Post-Cult Problems: An Exit Counselor's Perspective

Post-Cult Problems:  An Exit Counselor's Perspective 

Carol Giambalvo

There are several classifications of ex-members, based on how they left the cult. Former members usually fit into one of the following:

Walkaways and castaways need the most help in understanding their recovery process.  Former members who were cast out of a cult are especially vulnerable; often they feel inadequate, guilty, and angry.  

Most cults respond to any criticism of the cult itself by turning the criticism around on the individual member.  Whenever something is wrong, it's not the leadership or the organization, it's the individual.  

Thus, when someone is told to leave a cult, that person carries a double load of guilt and shame.  Sometimes walkaways also carry a sense of inadequacy.  Often they can think through these feelings intellectually, but emotionally they are very difficult to handle.

Tools for Recovery

In my experience, the most helpful tool for recovering ex-cult members is learning what mind control is and how it was used by their specific cult.  Understanding that there are residual effects from a mind control environment and that these effects are often transitory in nature helps diffuse the anxiety.  Clients, especially walkaways and castaways, feel relieved when they learn that, given the situation, what they are experiencing is normal and that the effects will not last forever.  

Also integral to the recovery process is developing an attitude that there are some positives to be gained from the cultic experience.  When former members learn about mind control, they can use that understanding to sort through their cultic experience, to see how they came to change their behavior and beliefs as a result of mind control.  They can then assess what out of that experience is good and valid for them to hold on to.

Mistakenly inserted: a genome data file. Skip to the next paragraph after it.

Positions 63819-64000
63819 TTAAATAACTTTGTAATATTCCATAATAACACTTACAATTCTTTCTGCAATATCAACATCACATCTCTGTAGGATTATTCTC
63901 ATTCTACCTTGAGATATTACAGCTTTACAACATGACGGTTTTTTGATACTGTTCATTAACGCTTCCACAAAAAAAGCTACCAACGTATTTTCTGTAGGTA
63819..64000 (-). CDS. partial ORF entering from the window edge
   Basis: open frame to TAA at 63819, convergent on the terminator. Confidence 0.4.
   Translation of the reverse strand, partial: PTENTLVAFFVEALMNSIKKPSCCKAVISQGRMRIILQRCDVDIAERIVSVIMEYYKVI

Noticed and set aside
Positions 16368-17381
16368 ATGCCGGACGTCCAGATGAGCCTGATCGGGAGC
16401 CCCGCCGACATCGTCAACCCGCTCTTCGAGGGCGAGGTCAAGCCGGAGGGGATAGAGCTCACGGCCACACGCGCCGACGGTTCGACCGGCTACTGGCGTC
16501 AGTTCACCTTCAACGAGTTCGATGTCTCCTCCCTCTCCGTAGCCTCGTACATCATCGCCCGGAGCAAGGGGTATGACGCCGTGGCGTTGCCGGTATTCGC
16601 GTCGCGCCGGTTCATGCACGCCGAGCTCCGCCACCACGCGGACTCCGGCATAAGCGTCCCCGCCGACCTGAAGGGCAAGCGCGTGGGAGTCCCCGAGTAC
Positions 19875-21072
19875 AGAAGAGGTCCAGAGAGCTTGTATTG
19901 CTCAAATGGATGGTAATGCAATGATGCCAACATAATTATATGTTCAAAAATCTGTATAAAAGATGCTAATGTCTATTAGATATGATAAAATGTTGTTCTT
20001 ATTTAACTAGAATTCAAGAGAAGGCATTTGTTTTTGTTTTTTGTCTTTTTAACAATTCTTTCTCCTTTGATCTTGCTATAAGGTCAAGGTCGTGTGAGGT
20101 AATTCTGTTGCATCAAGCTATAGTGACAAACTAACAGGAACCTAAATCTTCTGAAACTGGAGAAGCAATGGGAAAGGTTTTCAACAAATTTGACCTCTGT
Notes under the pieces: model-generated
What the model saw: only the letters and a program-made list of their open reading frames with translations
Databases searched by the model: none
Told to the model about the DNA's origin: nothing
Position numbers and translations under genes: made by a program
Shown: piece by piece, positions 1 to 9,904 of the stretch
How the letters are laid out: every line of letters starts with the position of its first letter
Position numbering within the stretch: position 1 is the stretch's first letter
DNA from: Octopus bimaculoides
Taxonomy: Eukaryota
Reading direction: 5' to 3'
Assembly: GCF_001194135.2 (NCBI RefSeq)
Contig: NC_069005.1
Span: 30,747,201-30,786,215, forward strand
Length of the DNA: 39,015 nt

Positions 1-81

When former members live in an area where there is an active support group meeting, it is often helpful for them to participate.  Support group meetings provide a safe place for ex-members to discuss concerns with others who are dealing with similar issues.  In this environment, no one will look at them like they have two heads.

Common Issues in Post-Cult Recovery

Some of the recovery issues that keep recurring in my work with ex-cult members are:

In my experience, there is no difference in the aftereffects experienced by those people who had family interventions or those who walked away or were expelled from a cult.  Most ex-cult members — no matter the method of leaving the cult — had some or all of these residuals.  The difference is that the individuals who had interventions are more prepared to deal with them, and especially those who went to a rehab facility.  

It is important to note and to bring to the attention of the ex-cult member that each individual's recovery process is different and there is no "How To Recover from a Cultic Experience."  In fact, the desire for a quick and easy recovery may be in itself a residual effect of the cult.

Excerpted from  "Post-cult Problems: An Exit Counselor's Perspective" by Carol Giambalvo, in Recovery from Cults: Help for Victims of Psychological and Spiritual Abuse, edited by Michael D. Langone (1993. W.W. Norton & Company.)  Reprinted with permission. Also available from AFF.